By the turn of the nineteenth century Jacobin ideas has almost died out in France but were enjoying a revival in Russia, a country whose political and social system had many of the features of France’s ancien regime. Here the idea of a minority revolutionary dictatorship had an attraction for the anti- Tsarist revolutionaries, including some of those who considered themselves Marxists. Among the latter was Lenin, who carried this idea over into the Social Democratic movement.

Lenin was in favour of the Russian Social Democrats being organised as a ‘vanguard party’ whose task would be to lead the workers, peasants and oppressed nationalities of Russia against the Tsarist regime. The Bolshevik revolution of 1917 was carried out in just this way — and it resulted in the establishment not of Marx’s ‘dictatorship of the proletariat’, a working class democracy, but in the revolutionary dictatorship of the Bolshevik minority. Since the economic and political conditions of Russia did not permit the establishment of socialism the Bolsheviks had no choice but to develop capitalism in Russia (largely in the form of ‘state capitalism’, as Lenin himself described it). But since capitalism cannot be run in the interests of the working class, the Bolshevik dictatorship soon became a dictatorship not just against the nobility, the capitalists and richer peasants but also a dictatorship over the working class: the trade unions were taken over by the government, strikes were banned, protests were suppressed and protestors sent to labour camps.

Unfortunately, this was not evident to a section of the war-weary and discontented working class of Western Europe. To them Russia was what it proclaimed itself to be: a 'workers' republic’ which showed the way for the workers of other countries. The Bolshevik government exploited this sympathy to split the Social Democratic parties in the West and set up ‘Communist’ parties based on Bolshevik ideology.

In France in 1920 a majority of the delegates to the Social Democrats’ Congress at Tours voted to go over to Bolshevism and set up the Parti Communiste Francais. The new PCF was committed to Bolshevik ideology, including the idea that it as the self-styled ‘vanguard of the working class' would exercise a revolutionary dictatorship. By a strange irony of history, the Jacobin idea of minority dictatorship, which had been rejected by Marx and which had almost died out in France, was reintroduced there by way of backward Russia. This time, however, it was called the ‘dictatorship of the proletariat’. It was with this Jacobin, Leninist sense that the phrase was introduced into the rule-book of the PCF.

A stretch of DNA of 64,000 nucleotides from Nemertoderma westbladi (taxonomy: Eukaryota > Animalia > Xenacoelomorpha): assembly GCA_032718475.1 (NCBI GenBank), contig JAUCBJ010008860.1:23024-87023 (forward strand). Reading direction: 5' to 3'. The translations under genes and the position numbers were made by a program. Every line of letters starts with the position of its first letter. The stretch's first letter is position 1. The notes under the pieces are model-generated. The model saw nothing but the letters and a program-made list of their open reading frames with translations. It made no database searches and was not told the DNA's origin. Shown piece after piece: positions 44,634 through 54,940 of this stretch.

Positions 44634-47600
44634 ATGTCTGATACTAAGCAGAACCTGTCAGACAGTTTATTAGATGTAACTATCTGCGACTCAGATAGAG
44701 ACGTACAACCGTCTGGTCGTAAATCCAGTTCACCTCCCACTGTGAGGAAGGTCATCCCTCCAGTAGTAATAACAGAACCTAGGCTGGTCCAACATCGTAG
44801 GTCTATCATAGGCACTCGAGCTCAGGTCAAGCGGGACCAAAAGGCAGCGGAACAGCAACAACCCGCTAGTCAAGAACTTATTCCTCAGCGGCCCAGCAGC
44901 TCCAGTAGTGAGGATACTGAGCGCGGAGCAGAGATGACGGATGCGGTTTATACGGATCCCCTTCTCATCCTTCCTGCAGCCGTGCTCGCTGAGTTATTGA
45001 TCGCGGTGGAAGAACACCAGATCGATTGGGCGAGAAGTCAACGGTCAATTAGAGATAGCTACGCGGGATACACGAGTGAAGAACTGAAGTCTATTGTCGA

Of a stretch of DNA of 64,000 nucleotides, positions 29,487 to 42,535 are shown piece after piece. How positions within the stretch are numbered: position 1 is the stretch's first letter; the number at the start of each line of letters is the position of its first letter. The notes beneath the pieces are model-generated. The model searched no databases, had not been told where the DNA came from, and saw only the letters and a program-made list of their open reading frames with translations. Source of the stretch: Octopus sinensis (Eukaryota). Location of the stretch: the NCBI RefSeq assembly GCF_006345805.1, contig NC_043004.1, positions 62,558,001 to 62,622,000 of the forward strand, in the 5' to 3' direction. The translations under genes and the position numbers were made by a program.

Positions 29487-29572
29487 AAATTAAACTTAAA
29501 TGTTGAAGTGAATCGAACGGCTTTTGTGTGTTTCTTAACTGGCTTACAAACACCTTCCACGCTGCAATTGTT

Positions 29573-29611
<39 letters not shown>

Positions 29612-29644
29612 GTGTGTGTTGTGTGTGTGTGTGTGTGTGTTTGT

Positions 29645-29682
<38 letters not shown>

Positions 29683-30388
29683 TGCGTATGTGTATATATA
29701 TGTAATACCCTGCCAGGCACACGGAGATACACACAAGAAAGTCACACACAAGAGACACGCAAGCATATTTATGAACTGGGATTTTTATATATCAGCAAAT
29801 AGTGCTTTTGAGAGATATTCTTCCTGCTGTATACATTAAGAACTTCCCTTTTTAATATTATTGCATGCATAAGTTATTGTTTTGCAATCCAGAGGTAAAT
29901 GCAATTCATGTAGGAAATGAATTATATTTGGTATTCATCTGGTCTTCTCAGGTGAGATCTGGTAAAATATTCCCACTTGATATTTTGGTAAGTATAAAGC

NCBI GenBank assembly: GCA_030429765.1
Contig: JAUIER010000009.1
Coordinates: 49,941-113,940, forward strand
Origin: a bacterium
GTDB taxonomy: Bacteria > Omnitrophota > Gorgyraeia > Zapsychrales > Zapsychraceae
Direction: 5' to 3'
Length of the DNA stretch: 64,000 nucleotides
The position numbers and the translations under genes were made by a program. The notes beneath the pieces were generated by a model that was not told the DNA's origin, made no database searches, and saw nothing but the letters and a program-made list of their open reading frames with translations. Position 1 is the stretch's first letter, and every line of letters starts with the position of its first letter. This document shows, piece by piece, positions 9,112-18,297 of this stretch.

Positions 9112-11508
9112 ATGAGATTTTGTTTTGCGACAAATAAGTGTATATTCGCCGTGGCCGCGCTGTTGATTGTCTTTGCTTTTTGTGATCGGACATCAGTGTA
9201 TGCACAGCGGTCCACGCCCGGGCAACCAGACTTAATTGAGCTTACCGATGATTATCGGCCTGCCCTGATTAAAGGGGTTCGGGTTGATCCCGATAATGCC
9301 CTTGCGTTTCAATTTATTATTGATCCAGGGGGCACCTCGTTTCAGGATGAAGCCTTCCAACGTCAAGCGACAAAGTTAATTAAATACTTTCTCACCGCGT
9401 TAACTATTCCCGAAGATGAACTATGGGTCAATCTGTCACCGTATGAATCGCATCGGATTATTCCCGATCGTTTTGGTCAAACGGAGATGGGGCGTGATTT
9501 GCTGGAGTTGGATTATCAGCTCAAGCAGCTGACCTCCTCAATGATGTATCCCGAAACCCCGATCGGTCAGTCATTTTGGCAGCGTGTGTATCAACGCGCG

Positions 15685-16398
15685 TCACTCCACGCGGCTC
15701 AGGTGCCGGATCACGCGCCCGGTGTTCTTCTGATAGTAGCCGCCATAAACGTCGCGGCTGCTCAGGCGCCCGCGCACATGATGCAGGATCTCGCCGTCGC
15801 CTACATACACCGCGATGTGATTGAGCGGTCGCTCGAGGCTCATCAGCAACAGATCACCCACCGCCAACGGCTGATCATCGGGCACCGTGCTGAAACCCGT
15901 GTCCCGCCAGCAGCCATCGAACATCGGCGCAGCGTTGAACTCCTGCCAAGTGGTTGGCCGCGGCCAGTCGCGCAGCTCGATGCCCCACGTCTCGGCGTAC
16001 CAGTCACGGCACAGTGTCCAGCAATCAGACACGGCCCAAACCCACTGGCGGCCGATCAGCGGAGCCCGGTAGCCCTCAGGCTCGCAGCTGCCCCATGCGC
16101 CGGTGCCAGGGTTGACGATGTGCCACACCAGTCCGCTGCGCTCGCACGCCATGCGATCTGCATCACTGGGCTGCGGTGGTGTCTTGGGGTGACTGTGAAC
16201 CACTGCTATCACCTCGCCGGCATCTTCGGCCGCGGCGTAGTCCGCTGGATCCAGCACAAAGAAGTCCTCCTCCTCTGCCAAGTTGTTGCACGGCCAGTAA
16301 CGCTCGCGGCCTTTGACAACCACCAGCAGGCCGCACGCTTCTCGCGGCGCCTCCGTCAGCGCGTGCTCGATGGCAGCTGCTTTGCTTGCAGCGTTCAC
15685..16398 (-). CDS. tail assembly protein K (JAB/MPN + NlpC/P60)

Now it has been removed. Which is not such a bad thing, since, first, it had no right to be there in the first place, and second, its being there added to the already great enough confusion surrounding the phrase.
Adam Buick (Luxemburg)

"A Still, Small Voice" (1975)

From the July 1975 issue of the Socialist Standard

There has never been, such a non-issue as the Common Market Referendum. One assumes it will have been already forgotten by the time this piece sees the light of print. However, much as I have tried to avoid this abysmal nonsense, I accidentally heard a bit on the BBC in the small hours worth remarking on. The speaker was that horny-handed, r-dwopping son of toil Roy Jenkins, Home Secretary, son of a miner who found the royal road out of the pits and clearly taught Roy a thing or two. (A very usual story, of course.)

This pro-market man was saying, somewhere in darkest Manchester, in unctuous tones: “Those who oppose the market never tell us: What alternative is there?”

Now before Das Kapital there was Das Bible and somewhere in that less scientific work, we are told that the voice of god is not in the earthquake or the thunder but in a still, small voice. This came to my mind when in response to that clearly rhetorical question I heard a still, small voice from the back of the hall: “Socialism.” It was the voice of the SPGB. Because none of the myriad frauds who call themselves socialists (including Jenkins) would dream of saying that Socialism is the answer to society’s ills. They busy themselves with every quack nostrum to fit every issue and never even think of Socialism as a here-and-now solution. Only an SPGBer or supporter could come up with the startling idea: Socialism is the answer.

And what did Jenkins say to that? About the only thing he could — that an interrupter of a speech was not a democrat, etc. which got him a bit of cheap applause, and had the additional merit of evading the point.